Dry Cleaning vs Hand Washing

Do you know how to care for that new blouse, that favorite scarf, or that expensive jacket? Step one should always be consulting the care label, but sometimes the label doesn’t give you the whole picture. Should you be dry cleaning or hand washing these items?

What is Dry Cleaning?

This process is called “dry cleaning” because the item being laundered never comes into contact with water. It does, however, become wet—but with a cleaning solvent. The solvent is then extracted back out of the garment in a process that is gentler than a romp through the washer and dryer. Cleaning this way is less likely to result in running colors, shrinkage, or stretching.

Dry cleaners can also be worth their weight in gold because the truth is, they’re just better at getting stains out of clothing than us mere mortals. If my fabric is hardy and I know the source of a stain, I will work on it myself, based on what I know works. But if the stain is a mystery, and the fabric is delicate, forget about it. To the cleaner’s it goes.

hand washing

Hand Washing, the Right Way

Clearly, this process is a little more transparent, since we’ve all done it at one point or another. The best way to hand-wash is to dissolve a little gentle detergent in some cold water, then add the garment and gently agitate and work the sudsy water through it. Let soak for about 10 minutes, then rinse and use gentle squeezes to remove the water (no wringing out). Lay the garment on a clean towel and roll it up to extract the water, then lay knits on a fresh dry towel or drying rack, or hang wovens up to dry.

laundry care label

Dry Clean Only

Lots of times, you’ll see a “dry-clean only” label on a garment or item, but this is not necessarily the whole story. Manufacturers are required to provide only a single care instruction, and they often tend to choose the most conservative—indeed, taking stuff to the dry cleaners is the least likely to damage any item. But there are items labeled as such that can still be successfully hand-washed. That being said, proceed with caution!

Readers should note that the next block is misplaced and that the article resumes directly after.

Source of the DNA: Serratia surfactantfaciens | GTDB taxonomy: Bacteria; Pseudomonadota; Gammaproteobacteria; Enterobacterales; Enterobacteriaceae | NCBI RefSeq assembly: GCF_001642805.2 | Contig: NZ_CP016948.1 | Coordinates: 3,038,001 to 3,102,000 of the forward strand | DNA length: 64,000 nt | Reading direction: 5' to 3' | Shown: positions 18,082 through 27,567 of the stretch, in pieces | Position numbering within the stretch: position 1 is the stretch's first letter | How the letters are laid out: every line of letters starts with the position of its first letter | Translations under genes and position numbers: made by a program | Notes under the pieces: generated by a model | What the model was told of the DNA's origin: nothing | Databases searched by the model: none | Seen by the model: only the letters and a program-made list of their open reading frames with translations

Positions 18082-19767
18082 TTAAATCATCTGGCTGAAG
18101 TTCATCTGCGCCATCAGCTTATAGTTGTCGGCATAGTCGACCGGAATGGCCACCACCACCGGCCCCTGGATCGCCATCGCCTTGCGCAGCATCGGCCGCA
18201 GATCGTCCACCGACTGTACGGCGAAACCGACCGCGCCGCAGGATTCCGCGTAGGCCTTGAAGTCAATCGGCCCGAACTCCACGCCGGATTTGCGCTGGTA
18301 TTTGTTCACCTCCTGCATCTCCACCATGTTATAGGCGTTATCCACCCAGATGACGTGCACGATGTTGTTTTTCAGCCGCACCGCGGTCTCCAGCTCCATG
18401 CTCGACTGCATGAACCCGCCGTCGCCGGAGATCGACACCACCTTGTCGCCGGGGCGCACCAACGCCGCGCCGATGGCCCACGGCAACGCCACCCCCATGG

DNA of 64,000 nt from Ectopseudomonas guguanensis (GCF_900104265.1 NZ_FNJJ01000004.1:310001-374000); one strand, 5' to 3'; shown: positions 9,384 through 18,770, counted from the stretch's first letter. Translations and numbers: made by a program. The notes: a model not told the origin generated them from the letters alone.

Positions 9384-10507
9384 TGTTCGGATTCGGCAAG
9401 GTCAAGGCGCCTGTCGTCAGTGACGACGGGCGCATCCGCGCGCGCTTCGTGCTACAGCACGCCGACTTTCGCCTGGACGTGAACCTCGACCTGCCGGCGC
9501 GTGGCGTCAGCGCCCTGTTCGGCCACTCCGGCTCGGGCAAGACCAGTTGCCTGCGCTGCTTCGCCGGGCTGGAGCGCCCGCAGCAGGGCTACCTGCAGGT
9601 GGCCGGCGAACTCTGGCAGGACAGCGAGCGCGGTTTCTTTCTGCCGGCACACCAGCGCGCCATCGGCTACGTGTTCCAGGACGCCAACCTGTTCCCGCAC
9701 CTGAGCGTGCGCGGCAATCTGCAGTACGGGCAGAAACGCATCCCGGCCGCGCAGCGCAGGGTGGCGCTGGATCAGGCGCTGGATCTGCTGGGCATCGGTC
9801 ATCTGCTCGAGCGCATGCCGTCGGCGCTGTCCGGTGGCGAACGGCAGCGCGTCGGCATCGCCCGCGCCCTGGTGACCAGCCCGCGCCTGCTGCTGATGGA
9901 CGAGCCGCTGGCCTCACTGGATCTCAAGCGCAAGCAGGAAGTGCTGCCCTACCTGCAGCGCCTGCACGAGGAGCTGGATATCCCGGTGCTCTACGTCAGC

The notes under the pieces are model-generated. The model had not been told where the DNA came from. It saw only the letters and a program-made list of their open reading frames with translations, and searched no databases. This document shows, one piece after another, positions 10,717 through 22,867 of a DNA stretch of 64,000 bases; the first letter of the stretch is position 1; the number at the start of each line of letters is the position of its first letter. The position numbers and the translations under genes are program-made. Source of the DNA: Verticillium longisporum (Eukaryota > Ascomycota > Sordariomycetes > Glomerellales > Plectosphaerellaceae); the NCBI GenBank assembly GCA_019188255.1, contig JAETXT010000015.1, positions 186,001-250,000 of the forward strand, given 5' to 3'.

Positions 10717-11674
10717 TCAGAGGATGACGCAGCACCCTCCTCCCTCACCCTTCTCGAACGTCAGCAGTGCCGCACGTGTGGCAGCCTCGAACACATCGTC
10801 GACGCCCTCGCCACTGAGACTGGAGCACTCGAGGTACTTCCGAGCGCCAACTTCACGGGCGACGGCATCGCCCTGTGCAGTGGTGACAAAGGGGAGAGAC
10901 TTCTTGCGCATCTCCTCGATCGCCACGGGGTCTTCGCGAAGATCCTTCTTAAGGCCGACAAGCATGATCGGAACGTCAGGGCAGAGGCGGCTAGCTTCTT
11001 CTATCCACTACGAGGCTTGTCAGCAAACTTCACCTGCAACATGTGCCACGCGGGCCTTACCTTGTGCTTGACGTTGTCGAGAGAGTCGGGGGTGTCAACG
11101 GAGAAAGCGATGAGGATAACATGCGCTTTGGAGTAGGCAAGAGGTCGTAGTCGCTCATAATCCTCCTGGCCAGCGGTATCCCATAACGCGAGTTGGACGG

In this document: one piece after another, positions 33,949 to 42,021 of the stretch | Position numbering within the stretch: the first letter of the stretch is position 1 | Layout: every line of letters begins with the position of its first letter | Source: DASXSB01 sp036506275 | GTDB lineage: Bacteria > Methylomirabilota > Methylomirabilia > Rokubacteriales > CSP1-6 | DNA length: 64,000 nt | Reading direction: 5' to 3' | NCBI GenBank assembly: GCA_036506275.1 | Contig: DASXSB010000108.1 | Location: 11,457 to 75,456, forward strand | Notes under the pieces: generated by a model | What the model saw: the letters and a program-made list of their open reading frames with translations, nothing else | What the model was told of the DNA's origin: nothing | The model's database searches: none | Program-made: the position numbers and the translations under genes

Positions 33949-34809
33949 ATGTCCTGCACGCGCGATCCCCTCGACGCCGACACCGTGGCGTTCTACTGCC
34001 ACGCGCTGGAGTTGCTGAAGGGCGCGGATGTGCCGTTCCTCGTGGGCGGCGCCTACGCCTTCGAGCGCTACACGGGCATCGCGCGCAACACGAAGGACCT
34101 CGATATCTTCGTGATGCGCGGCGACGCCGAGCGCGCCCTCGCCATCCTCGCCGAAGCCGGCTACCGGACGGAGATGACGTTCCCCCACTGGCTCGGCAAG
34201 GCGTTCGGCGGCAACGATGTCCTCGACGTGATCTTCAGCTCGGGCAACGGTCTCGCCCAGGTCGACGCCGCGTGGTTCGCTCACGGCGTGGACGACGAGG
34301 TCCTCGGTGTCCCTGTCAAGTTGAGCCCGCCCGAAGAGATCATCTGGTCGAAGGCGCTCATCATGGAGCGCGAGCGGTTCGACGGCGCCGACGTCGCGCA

Never Hand Wash…

Skip hand-washing acetate, triacetate, and rayon, which can shrink and lose their shape when immersed in water. Ditto with garments constructed with several different layers, like a wool jacket with a lining and interfacing. These items can shrink at different rates, leaving a structured item looking saggy and no longer crisp. Leather or suede: Just don’t. And anything that’s difficult to iron, like skirts with lots of pleats, should go straight to the dry cleaner.

The Final Consideration

Remember, there is some risk involved in ignoring a “dry-clean only” care label. That risk is inflicting damage to the item, often irreversible. So consider whether you’re willing to take that risk. With home textiles, I find it’s not worth it. If the label doesn’t state that I can wash it, then I just take it to the cleaners. With clothing, I find that the state of an item will help me weigh whether or not to give it a try. A brand-new item that I paid a lot of money for, and that would kill me to destroy, will always go to the cleaners. Alternatively, if I have an item that I’ve already gotten many years of wear out of, and it’s showing signs of age, I might try and do it myself.

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  1. It’s good to know that it’s called dry cleaning because the item doesn’t come into contact with water. My brother needs to get some dry cleaning done. I’ll share this information with him so that he knows more about the process.

  2. I once took a pretty, new, flowy shirt with lots of ruffling and pleats to the cleaners because the care label read “dry clean only”…when I got it back it was like a smoothed out parachute:(. They had ironed out every single pleat and ruffle!

  3. Its true that dry clean is better then hand clean because some stains can’t removed by hand washing but in dry clean we can clean over clothes easily and they all start looking like new and also hand cleaning makes clothes very dull in color but this not happen in dry clean.


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